Have we learned nothing from the disastrous 2010 oil spill in the Gulf of Mexico?
Below is the summary of a comprehensive report on the inadequate disaster response capabilities in the Arctic.
by Kiley Kroh, Michael Conathan and Emma Huvos
When the Deepwater Horizon oil rig exploded in the Gulf of Mexico in the early morning hours of April 20, 2010 it spawned one of the worst environmental disasters in U.S. history. BP Plc’s Macondo well blowout lasted 89 days, spewing nearly 5 million barrels of oil into the Gulf of Mexico, and taking the lives of 11 men. The catastrophe showed the clear need for a massive, well-coordinated response when disaster strikes.
Though the refrain “never again” was echoed time and again in the wake of the BP oil catastrophe, we are now facing a new oil spill threat. After spending over five years and $4 billion on the process, the Royal Dutch Shell Group is on the cusp of receiving the green light to begin exploratory drilling in Alaska’s Beaufort and Chukchi Seas next summer. Though Shell emphasizes it would drill exploratory wells in shallow water rather than establishing deep-water production wells like Macondo, the fundamental characteristics of the vastly unexplored and uninhabited Arctic coastline may increase the likelihood of a spill and will certainly hamper emergency response capability.
The decision to move forward with drilling in some of the most extreme conditions on Earth has deeply divided Alaska Native communities, drawn stark criticism from environmental groups, and caused other federal agencies such as the U.S. Coast Guard and the National Oceanic and Atmospheric Administration, or NOAA, to raise concerns about the glaring absence of sound science in the region. This is highlighted in a recent letter to the Obama administration, signed by nearly 600 scientists from around the world, calling on the president and Secretary of the Interior Ken Salazar to follow through on their commitment to science and enact recommendations made by the U.S. Geological Survey before approving any drilling activity in the Arctic. In addition to the lack of a scientific foundation, the Arctic has inadequate infrastructure to deal with an oil spill, and response technologies in such extreme environmental conditions remain untested.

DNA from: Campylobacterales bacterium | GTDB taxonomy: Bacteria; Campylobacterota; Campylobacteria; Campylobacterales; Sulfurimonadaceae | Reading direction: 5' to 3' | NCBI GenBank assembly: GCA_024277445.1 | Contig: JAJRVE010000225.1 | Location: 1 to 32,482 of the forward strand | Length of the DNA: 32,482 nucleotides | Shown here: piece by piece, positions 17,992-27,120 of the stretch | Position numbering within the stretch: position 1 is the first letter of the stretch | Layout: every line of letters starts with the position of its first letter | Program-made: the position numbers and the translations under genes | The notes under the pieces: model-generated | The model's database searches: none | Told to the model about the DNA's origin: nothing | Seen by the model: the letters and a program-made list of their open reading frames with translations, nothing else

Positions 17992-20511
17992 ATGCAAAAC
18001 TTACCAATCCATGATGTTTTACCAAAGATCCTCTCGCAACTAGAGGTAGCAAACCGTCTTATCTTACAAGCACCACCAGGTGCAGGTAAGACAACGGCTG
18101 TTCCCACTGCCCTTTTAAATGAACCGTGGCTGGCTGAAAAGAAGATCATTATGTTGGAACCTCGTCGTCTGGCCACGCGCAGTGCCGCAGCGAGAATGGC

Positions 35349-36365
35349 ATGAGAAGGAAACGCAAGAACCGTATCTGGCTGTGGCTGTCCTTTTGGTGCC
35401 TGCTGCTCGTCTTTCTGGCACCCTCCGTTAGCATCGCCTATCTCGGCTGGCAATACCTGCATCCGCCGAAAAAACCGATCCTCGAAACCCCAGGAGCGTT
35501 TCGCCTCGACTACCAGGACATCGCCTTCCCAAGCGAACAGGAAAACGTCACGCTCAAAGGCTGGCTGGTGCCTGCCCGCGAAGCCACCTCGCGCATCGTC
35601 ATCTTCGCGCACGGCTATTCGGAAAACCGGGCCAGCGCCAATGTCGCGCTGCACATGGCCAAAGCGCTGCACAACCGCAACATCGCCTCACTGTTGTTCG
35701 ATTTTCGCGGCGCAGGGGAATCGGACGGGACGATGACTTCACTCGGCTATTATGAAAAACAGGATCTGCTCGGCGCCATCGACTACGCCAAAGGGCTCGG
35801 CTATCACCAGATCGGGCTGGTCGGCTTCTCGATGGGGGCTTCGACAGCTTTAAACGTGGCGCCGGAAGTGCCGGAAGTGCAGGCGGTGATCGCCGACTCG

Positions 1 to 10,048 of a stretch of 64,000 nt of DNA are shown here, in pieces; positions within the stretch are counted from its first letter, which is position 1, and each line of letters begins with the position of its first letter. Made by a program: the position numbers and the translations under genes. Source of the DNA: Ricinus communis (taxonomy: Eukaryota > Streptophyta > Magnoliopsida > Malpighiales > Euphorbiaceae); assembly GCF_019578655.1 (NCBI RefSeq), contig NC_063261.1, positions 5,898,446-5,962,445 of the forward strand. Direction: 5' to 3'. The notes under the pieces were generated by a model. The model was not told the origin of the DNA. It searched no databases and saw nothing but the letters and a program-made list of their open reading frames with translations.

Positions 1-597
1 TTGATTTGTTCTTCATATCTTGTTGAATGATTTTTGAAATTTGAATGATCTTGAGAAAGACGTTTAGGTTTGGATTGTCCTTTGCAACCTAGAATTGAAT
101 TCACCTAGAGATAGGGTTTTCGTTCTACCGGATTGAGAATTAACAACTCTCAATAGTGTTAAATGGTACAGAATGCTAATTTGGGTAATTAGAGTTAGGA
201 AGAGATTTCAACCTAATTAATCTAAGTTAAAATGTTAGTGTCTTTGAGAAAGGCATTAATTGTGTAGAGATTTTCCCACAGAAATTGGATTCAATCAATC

As we detail in this report, the resources and existing infrastructure that facilitated a grand-scale response to the BP disaster differ immensely from what could be brought to bear in a similar situation off Alaska’s North Slope. Even the well-developed infrastructure and abundance of trained personnel in the Gulf of Mexico didn’t prevent the Deepwater Horizon tragedy. Our Arctic response capabilities pale by comparison.
There are no U.S. Coast Guard stations north of the Arctic Circle, and we currently operate just one functional icebreaking vessel. Alaska’s tiny ports and airports are incapable of supporting an extensive and sustained airlift effort. The region even lacks such basics as paved roads and railroads. This dearth of infrastructure would severely hamper the ability to transport the supplies and personnel required for any large-scale emergency response effort. Furthermore, the extreme and unpredictable weather conditions complicate transportation, preparedness, and cleanup of spilled oil to an even greater degree.
Much of the Arctic region quite simply remains a mystery, largely untouched by human activity. Yet other Arctic countries are moving forward with oil and gas exploration—Russia signed a $7.9 billion exploration deal with BP last year and Exxon Mobil Corp. and Chevron Corp. are both expected to drill off Greenland over the next few years. Last year Norway rejected plans to drill in some areas north of the Arctic Circle, but has indicated it intends to ramp up production in the Barents Sea, a region it shares with neighboring Russia.
Due to the need for specially designed equipment, long supply lines, and limited transportation, a recent analysis from the nonpartisan U.S. Energy Information Administration found that “studies on the economics of onshore oil and natural gas projects in Arctic Alaska estimate costs to develop reserves in the region can be 50 to 100 percent more than similar projects undertaken in Texas.” Despite these hurdles, some in the United States are eager to keep pace with other Arctic nations by tapping into the “great opportunity” for economic gain they believe lies beneath the pristine Arctic waters. Drilling for oil in this fragile region, however, should not be pursued without adequate safeguards in place. If we’ve learned anything from the Deepwater Horizon tragedy, it’s that the importance of preparedness cannot be overstated.
To read the whole report, visit the Center for American Progress website.
Kiley Kroh is the Associate Director for Ocean Communications, Michael Conathan is the Director of Ocean Policy, and Emma Huvos is an intern at the Center for American Progress.